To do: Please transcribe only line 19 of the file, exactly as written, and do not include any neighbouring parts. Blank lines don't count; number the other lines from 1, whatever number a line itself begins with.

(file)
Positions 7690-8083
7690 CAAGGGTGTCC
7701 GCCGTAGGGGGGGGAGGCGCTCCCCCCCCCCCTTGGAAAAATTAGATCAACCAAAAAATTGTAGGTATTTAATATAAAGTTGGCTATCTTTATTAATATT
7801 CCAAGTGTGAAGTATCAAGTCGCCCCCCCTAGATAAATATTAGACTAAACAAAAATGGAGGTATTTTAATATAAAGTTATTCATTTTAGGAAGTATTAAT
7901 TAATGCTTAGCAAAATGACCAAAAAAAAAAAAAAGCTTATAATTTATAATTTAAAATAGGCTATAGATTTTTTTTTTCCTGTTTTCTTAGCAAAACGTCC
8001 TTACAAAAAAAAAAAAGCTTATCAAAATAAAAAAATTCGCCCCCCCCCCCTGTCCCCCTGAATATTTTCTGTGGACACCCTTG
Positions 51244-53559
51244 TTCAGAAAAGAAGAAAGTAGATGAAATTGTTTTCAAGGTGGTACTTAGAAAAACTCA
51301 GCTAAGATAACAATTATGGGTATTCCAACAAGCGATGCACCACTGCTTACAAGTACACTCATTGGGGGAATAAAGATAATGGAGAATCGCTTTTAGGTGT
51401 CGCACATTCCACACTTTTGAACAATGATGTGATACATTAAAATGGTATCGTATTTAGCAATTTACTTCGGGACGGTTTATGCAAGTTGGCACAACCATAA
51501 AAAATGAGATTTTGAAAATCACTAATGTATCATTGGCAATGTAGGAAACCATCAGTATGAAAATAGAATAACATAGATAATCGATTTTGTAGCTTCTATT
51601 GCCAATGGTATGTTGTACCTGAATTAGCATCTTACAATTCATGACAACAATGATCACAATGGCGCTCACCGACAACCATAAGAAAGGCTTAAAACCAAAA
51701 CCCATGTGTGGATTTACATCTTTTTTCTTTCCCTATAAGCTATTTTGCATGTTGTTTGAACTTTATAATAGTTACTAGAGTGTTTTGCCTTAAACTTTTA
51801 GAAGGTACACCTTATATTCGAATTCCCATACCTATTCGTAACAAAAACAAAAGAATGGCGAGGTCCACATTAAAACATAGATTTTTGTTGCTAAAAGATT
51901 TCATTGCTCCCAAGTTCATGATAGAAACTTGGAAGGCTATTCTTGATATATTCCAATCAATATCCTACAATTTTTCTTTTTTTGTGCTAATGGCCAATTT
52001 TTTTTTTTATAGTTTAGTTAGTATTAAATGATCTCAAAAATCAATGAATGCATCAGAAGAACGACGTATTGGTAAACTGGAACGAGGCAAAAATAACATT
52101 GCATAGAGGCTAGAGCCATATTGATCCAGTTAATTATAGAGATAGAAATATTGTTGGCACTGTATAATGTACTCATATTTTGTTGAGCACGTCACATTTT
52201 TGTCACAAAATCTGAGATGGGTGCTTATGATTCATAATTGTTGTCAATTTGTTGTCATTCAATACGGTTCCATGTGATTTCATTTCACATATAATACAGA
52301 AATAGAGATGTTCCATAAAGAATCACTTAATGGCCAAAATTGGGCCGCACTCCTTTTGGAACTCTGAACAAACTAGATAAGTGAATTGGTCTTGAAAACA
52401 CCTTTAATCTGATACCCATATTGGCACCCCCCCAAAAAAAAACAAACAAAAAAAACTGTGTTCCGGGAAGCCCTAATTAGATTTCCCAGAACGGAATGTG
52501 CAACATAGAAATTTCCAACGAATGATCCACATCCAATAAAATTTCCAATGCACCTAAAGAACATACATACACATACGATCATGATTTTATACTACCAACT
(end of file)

52301 AATAGAGATGTTCCATAAAGAATCACTTAATGGCCAAAATTGGGCCGCACTCCTTTTGGAACTCTGAACAAACTAGATAAGTGAATTGGTCTTGAAAACA